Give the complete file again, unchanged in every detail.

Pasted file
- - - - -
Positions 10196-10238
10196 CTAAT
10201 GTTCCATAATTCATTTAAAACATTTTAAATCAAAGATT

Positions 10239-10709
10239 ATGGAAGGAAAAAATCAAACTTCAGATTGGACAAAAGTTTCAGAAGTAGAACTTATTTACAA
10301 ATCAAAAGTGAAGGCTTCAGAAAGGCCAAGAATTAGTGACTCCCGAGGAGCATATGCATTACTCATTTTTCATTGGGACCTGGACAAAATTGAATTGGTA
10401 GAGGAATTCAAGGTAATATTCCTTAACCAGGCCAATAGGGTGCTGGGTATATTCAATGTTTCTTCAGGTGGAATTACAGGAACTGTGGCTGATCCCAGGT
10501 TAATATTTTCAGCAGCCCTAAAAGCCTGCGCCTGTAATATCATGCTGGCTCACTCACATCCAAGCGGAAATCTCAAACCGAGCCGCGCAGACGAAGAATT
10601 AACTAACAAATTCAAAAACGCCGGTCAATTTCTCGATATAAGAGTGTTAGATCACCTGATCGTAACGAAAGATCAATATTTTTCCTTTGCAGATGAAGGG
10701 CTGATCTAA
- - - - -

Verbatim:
Positions 10196-10238
10196 CTAAT
10201 GTTCCATAATTCATTTAAAACATTTTAAATCAAAGATT

Positions 10239-10709
10239 ATGGAAGGAAAAAATCAAACTTCAGATTGGACAAAAGTTTCAGAAGTAGAACTTATTTACAA
10301 ATCAAAAGTGAAGGCTTCAGAAAGGCCAAGAATTAGTGACTCCCGAGGAGCATATGCATTACTCATTTTTCATTGGGACCTGGACAAAATTGAATTGGTA
10401 GAGGAATTCAAGGTAATATTCCTTAACCAGGCCAATAGGGTGCTGGGTATATTCAATGTTTCTTCAGGTGGAATTACAGGAACTGTGGCTGATCCCAGGT
10501 TAATATTTTCAGCAGCCCTAAAAGCCTGCGCCTGTAATATCATGCTGGCTCACTCACATCCAAGCGGAAATCTCAAACCGAGCCGCGCAGACGAAGAATT
10601 AACTAACAAATTCAAAAACGCCGGTCAATTTCTCGATATAAGAGTGTTAGATCACCTGATCGTAACGAAAGATCAATATTTTTCCTTTGCAGATGAAGGG
10701 CTGATCTAA